Toni Morrison Gave Us a Blueprint for Fighting White Supremacy

Some people loom larger than life. Their towering presence exudes an air of immortality. Writer Toni Morrison, a creative goddess and intellectual titan, was such a figure. Donning her majestic silver locs, complemented by her sun-kissed skin and exuberant glow, she commanded ethereal-like attention. And even if her presentation was regal and innocuous, her writings and spoken words — what she fashioned with language and rhetoric — were profoundly creative, imaginative, political, and communal. An author of 11 novels, an accomplished book editor, and a producer of countless gems of cultural criticism, Morrison did not merely usher in an era; she was an era.

Her 1984 reflection, “Rootedness” makes these commitments and intersections transparent: “If anything I do, in the way of writing... isn’t about the village or the community or about you, then it is not about anything,” Morrison noted. “I am not interested in indulging myself in some private, closed exercise of my imagination that fulfills only the obligation of my personal dreams — which is to say yes, the work must be political.” Meaning, “You ought to be able to make it unquestionably political and irrevocably beautiful at the same time.” And that is precisely what she did over the course of her extensive, celebrated career.

She engaged issues of race, gender, class, social injustice, and the human condition through the context of Black identity.

Morrison situated these within a larger dynamic that made her work simultaneously Black and universal, particular and global.

As she shared in her 1996acceptance speech for the National Book Foundation Medal for Distinguished Contribution to American Letters, “I need to offer the fruits of my own imaginative intelligence to another without the fear of anything more deadly than disdain — which is writing: what the woman writer fought a whole government to do.”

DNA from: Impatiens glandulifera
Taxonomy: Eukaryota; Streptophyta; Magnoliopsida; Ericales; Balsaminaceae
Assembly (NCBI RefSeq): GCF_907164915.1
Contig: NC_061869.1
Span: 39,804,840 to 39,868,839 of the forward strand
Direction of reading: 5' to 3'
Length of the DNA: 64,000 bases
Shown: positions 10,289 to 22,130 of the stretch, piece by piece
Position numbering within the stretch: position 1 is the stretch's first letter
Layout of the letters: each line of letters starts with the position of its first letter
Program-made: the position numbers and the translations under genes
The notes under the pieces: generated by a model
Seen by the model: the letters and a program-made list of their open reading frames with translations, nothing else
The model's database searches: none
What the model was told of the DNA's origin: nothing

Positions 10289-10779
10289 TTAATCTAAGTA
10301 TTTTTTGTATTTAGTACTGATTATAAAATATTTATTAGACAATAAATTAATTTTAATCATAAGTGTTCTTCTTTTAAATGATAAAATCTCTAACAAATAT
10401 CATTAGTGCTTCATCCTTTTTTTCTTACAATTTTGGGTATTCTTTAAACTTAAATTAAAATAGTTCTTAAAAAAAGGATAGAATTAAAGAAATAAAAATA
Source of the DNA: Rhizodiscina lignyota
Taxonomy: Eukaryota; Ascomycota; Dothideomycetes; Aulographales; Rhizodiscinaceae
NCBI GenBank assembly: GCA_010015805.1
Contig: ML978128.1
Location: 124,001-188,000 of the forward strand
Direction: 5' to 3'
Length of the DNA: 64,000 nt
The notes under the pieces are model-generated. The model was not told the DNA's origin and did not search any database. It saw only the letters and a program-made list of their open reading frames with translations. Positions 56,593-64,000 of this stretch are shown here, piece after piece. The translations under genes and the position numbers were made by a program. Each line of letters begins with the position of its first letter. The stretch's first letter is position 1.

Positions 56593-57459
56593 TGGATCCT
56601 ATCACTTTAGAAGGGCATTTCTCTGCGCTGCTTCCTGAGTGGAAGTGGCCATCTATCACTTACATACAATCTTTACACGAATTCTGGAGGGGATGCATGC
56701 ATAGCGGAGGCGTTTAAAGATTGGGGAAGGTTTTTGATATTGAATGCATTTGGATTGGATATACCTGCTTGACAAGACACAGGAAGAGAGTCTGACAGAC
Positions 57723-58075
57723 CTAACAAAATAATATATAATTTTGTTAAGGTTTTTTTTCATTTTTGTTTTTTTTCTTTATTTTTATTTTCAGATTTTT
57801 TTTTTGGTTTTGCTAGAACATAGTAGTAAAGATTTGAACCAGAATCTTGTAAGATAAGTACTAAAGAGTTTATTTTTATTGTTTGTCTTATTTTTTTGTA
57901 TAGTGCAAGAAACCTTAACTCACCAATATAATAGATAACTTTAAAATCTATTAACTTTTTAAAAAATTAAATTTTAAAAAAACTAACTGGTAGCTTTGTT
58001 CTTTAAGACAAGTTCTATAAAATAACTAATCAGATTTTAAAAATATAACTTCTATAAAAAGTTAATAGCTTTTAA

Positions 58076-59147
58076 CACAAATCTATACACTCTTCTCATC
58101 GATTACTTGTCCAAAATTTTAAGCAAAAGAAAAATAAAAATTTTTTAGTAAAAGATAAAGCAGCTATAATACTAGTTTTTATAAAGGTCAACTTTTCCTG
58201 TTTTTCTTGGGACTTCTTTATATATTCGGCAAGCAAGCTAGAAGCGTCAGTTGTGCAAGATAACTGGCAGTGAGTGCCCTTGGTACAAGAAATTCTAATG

It is in such moments as these, in the profoundness of her writing and her moving verbosity and use of words, that she defined the role of art and the artist. She simultaneously etched into our consciousness the complexities and contradictions, the utter enchantment and grotesque viciousness, of the American project of democracy, race, and exclusion. She did this while unpacking the notion of race as it manifests in US contexts, wherein she recognized that “Deep within the word ‘American’ is the association with race.

” She demystified and contested how race operates in the United States at the expense of Black people.

Racial practices and “race talk, the explicit insertion into everyday life of racial signs and symbols... have no meaning other than pressing African Americans to the lowest level of the racial hierarchy.” Thus, the role of race and racism is, she noted, precisely to distract, disunify, and distort. She knew this not merely from theory but also from experience.

Born in 1931 in Lorain, Ohio, she came of age in a post-Depression America still governed by Jim Crow. Even as she grew up in the Midwest in a diverse immigrant neighborhood — an experience that differed from what she encountered in the deeply segregated South — she existed, nonetheless, in a stratified society. The racial hierarchy relegated Black people to “colored only” spaces to produce Black inequality while fostering, and institutionalizing, white superiority. Through language, Toni Morrison used her voice and her pen, with the precision of a scalpel, to carve and flesh out the racial “dis-ease,” revealing its impact on African Americans and all of us.